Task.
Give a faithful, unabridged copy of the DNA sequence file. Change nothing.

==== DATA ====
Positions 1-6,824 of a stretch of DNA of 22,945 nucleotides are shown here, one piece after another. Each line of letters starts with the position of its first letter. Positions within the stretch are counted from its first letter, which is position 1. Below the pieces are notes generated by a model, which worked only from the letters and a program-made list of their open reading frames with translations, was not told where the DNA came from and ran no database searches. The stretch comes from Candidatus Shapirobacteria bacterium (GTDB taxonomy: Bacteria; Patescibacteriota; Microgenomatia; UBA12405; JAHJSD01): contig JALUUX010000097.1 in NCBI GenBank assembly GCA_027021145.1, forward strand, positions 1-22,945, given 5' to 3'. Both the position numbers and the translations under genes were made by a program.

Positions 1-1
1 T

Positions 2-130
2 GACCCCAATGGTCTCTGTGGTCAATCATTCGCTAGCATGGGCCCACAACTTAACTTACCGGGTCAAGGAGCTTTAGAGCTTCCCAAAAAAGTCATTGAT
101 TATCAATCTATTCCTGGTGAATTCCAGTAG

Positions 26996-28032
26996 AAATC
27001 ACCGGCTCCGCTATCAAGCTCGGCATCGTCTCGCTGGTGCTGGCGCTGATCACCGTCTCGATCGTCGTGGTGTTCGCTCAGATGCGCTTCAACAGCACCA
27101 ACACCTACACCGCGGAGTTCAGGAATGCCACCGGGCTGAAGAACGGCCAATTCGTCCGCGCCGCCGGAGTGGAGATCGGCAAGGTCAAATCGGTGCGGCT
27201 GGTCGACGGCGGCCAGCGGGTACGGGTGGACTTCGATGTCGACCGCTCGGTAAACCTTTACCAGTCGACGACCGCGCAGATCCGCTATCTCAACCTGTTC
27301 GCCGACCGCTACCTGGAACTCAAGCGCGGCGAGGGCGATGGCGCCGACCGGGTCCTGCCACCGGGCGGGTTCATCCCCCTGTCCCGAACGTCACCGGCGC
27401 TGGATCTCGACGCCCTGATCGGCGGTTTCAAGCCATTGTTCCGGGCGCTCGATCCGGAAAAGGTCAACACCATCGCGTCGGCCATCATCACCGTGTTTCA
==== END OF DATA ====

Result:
Positions 1-6,824 of a stretch of DNA of 22,945 nucleotides are shown here, one piece after another. Each line of letters starts with the position of its first letter. Positions within the stretch are counted from its first letter, which is position 1. Below the pieces are notes generated by a model, which worked only from the letters and a program-made list of their open reading frames with translations, was not told where the DNA came from and ran no database searches. The stretch comes from Candidatus Shapirobacteria bacterium (GTDB taxonomy: Bacteria; Patescibacteriota; Microgenomatia; UBA12405; JAHJSD01): contig JALUUX010000097.1 in NCBI GenBank assembly GCA_027021145.1, forward strand, positions 1-22,945, given 5' to 3'. Both the position numbers and the translations under genes were made by a program.

Positions 1-1
1 T

Positions 2-130
2 GACCCCAATGGTCTCTGTGGTCAATCATTCGCTAGCATGGGCCCACAACTTAACTTACCGGGTCAAGGAGCTTTAGAGCTTCCCAAAAAAGTCATTGAT
101 TATCAATCTATTCCTGGTGAATTCCAGTAG

Positions 26996-28032
26996 AAATC
27001 ACCGGCTCCGCTATCAAGCTCGGCATCGTCTCGCTGGTGCTGGCGCTGATCACCGTCTCGATCGTCGTGGTGTTCGCTCAGATGCGCTTCAACAGCACCA
27101 ACACCTACACCGCGGAGTTCAGGAATGCCACCGGGCTGAAGAACGGCCAATTCGTCCGCGCCGCCGGAGTGGAGATCGGCAAGGTCAAATCGGTGCGGCT
27201 GGTCGACGGCGGCCAGCGGGTACGGGTGGACTTCGATGTCGACCGCTCGGTAAACCTTTACCAGTCGACGACCGCGCAGATCCGCTATCTCAACCTGTTC
27301 GCCGACCGCTACCTGGAACTCAAGCGCGGCGAGGGCGATGGCGCCGACCGGGTCCTGCCACCGGGCGGGTTCATCCCCCTGTCCCGAACGTCACCGGCGC
27401 TGGATCTCGACGCCCTGATCGGCGGTTTCAAGCCATTGTTCCGGGCGCTCGATCCGGAAAAGGTCAACACCATCGCGTCGGCCATCATCACCGTGTTTCA